“Some of his films have not aged particularly well. But I think it’s important that films provide us with a kind of smorgasbord of what it is like to live in a specific place and in a specific era. Films from the 1950s are very different from films from the 1970s, but both can give us a sense of what it was like living right then and there,” says Vermeulen.
Wilkins adds that films can show us situations and problems that are unknown to us. In this way, Linklater’s films provide rich material for studies into how film can give us insight into certain experiences that we have not necessarily lived ourselves, offering an empathetic way of seeing others and the world around us.
Communities without heroes and solutions
Recurrent themes in Linklater’s films are the choices people make and the importance of community. Many of his films depict how people form communities and build something together within a particular context, such as the film “Bad News Bears”, where a ragtag group of young misfits are brought together through baseball. However, baseball does not resolve all their problems and differences.
“The kids in the film do not suddenly say to each other: ‘Well, now I know what it’s like to be you.’ In fact, that’s exactly what Linklater doesn’t want. The kids in the film continue to tease each other even though they’re on the same team. They still don’t understand what it’s like to be that person, but they do have an understanding of what it’s like to be a different person,” Vermeulen explains.
In other films like “Bernie”, “School of Rock” and “Where’d You Go, Bernadette”, the characters come to terms with aspects of their own personalities by engaging with the community. Like when the character Jack Black plays in “School of Rock” becomes a nicer person through his interaction with the schoolchildren he is a substitute teacher for.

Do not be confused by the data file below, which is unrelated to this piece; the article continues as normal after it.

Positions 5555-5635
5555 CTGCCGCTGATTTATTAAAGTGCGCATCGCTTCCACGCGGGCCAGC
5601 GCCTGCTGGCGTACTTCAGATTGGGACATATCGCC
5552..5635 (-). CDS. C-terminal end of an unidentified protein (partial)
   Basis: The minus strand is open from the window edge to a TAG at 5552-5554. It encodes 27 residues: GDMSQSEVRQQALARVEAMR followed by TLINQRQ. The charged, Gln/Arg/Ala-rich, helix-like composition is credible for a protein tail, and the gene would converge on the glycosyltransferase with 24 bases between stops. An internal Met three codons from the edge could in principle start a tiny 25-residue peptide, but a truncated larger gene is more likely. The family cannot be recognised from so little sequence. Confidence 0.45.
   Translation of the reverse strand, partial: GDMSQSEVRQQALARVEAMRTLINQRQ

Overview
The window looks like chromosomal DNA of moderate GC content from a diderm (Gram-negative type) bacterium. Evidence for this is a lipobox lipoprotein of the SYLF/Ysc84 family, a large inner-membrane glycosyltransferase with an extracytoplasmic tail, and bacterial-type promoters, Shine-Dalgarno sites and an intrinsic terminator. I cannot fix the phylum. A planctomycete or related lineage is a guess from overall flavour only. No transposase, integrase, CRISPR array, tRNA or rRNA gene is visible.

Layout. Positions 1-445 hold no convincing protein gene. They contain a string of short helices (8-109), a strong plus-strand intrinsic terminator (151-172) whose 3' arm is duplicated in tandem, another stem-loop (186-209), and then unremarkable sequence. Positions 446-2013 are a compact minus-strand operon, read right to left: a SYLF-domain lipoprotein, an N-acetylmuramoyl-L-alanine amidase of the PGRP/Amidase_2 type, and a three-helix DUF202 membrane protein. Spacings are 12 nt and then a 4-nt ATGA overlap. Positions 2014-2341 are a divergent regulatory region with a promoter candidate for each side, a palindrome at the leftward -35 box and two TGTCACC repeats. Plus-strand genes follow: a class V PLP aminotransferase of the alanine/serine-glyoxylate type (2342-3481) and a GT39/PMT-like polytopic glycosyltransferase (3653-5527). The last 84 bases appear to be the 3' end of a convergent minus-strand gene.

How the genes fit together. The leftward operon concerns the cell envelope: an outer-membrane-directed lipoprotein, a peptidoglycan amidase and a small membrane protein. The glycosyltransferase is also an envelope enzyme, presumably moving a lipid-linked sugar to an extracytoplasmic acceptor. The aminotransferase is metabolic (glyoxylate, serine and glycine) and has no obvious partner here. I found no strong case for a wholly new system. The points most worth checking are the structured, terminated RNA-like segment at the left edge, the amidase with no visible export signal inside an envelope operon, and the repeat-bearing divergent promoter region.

“It is an important point that they do not realise themselves through their own talents or gifts. There are no great heroes like Kevin Costner, or Bruce Willis,” Wilkins adds.
Navigating a bad system
Linklater does not sugarcoat life in America in his films. Many of the characters in his films are alcoholics, misogynistic and not necessarily good people.
However, Linklater blames the system, not the individuals.
“In most of his films, the characters are simply trying to find their way through the system they live in as best they can. For example, in ‘Dazed and Confused’ we follow a group of middle school boys trying to find their way in a system that is clearly rotten,” Vermeulen explains.
Slow form of activism
Although Linklater’s films depict the systems as meritocratic and corrupt, there are also opportunities to find meaning within them. In the midst of all the chaos, he depicts beautiful moments between people.
“I think his goal is to encourage people to look beyond themselves a little bit more, to listen and pay attention to other people, and really try to understand where someone is coming from and their situation,” Wilkins says.
She finds that Linklater’s way of criticising the systems is atypical of the times we live in.
“It’s not an outright criticism, where he tries to dictate what people should think. Rather, he sets out to show what happens to individuals in certain situations,” she explains.
Vermeulen adds that Linklater is often criticised for not being an activist or for being too romantic.
“I think his real message is that if we simply understood each other as people, or at least tried to, the systems he criticises would not be the way they are. So it’s not a political view, but an ethos – a slow form of activism.”